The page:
Last Christmas I preached on the Sunday of the Holy Innocents, on the text about the flight into Egypt, when Joseph led his family to safety, probably along the route through Gaza along the Mediterranean. Through the centuries many churches were built along this route because tradition held that this was the way the family fled. Today there are still many refugee families in this area--most notably in Gaza. When I was writing the sermon I searched the internet for information about what was happening in Gaza today and found the website of a young Palestinian, Mohammad Omer, who took on the task of reporting what was happening in Gaza. I was very impressed by his work and used illustrations from his reporting in my sermon. If you are interested you can read my sermon for 1Christmas at: www.stpauldenver.org/sermons.htm
Last week I discovered that Mohammad Omer was given an award for his journalism. He traveled to England to receive the award and was severely beaten by Israeli Defense Forces upon his return. Mohammad Omer wrote about his experience last week in The Nation, a portion of which I quote here:
"I am a Palestinian journalist from Gaza. At the age of 17, I armed myself with a camera and a pen, committed to report accurately on events in Gaza. I have filed reports as Israeli fighter jets bombed Gaza City. I have interviewed mothers as they watched their children die in hospitals unequipped to serve them because of Israel's embargo. I have been recognized for my reporting, even in the United States and United Kingdom, where I have won two international awards. I have also been beaten and tortured by Israeli soldiers.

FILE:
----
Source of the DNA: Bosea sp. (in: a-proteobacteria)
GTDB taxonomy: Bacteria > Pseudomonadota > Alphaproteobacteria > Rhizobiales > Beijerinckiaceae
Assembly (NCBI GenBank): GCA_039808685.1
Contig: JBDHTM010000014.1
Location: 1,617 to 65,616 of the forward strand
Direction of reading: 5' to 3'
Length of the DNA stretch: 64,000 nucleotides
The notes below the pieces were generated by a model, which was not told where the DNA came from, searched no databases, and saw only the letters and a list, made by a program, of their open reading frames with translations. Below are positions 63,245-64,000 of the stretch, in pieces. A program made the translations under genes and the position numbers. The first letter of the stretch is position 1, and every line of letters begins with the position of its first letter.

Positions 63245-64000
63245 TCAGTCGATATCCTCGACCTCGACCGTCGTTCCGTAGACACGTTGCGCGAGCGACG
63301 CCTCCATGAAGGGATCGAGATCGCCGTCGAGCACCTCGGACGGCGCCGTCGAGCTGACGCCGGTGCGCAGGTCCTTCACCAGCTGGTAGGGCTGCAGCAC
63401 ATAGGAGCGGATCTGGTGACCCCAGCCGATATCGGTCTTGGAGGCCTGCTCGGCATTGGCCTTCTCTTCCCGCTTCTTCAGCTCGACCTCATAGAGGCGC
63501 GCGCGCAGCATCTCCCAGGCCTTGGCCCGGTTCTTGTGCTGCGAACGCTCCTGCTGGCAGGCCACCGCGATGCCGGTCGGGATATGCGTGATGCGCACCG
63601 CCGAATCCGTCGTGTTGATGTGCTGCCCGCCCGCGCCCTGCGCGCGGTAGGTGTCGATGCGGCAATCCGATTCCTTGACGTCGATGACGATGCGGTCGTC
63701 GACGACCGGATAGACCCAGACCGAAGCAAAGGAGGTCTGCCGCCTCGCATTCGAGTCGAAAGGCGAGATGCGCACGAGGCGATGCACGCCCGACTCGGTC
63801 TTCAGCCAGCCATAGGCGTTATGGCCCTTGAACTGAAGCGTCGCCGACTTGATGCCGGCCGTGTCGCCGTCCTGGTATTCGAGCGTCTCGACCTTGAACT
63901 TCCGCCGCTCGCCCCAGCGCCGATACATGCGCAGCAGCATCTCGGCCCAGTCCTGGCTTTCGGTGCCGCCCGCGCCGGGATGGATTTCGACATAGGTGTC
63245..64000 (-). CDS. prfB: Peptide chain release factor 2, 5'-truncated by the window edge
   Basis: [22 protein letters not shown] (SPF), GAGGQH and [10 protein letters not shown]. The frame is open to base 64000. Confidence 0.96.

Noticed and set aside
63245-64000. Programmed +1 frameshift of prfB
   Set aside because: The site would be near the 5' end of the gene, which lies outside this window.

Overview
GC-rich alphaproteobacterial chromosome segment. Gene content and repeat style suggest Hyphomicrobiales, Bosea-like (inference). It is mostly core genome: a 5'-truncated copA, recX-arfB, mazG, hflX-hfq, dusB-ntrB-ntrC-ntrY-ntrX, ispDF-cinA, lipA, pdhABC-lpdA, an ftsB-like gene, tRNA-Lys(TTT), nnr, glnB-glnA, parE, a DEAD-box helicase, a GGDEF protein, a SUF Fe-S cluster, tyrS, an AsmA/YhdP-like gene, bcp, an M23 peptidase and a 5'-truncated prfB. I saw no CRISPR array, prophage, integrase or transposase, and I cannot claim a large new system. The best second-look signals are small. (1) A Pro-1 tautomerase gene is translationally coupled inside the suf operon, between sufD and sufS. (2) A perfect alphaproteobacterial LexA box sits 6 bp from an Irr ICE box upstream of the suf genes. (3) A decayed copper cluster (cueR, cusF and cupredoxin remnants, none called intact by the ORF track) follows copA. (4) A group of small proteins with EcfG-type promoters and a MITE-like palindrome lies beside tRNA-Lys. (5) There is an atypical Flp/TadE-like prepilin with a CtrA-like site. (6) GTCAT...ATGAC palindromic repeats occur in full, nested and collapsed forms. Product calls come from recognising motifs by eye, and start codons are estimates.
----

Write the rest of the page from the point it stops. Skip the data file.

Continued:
This summer, at age 24, I was honored to learn that I had become the youngest journalist to receive the Martha Gellhorn Prize for Journalism, named for the famed American war reporter and awarded to journalists who counter propaganda with the truth. Although Israel has sealed Gaza's 1.5 million Palestinians in what many now call the world's largest open-air prison, Dutch MP Hans Van Baalen lobbied the Israeli government to let me leave Gaza to receive my award in person. Upon my return from London, I was surrounded by Israeli security officers. I was stripped naked at gunpoint, interrogated, kicked and beaten for more than four hours. At one point I fainted and then awakened to fingernails gouging at the flesh beneath my eyes. An officer crushed my neck beneath his boot and pressed my chest into the floor. Others took turns kicking and pinching me, laughing all the while. They dragged me by my feet, sweeping my head through my own vomit. I lost consciousness. I was told later that they transferred me to a hospital only when they thought I might die.
Today, I have difficulty breathing. I have abrasions and scratches on my chest and neck. My hands don't function well; typing is difficult. My doctor informed me that due to nerve damage from one kick, I may be unable to father children and will need to have an operation." Read more....
This story is not unique. It is the way Palestinians are routinely treated by the IDF. They are not free to travel. They must obtain permits for everything, permits which are more often denied than granted. Although we think that the situation is improving as Secretary of State Condoleeza Rice travels to Israel and brings the parties together for talks, little changes on the ground. The only change is that now the brutality of Israeli occupation is being carried out behind the Wall. See Mohammad Omer's web site, http://www.rafahtoday.org/ to learn more about what is happening on the ground in Gaza. Read more about his experience with the IDF and watch videos showing him receiving his award and talking about life in Gaza today: http://rafah.virtualactivism.net/news/todaymain.htm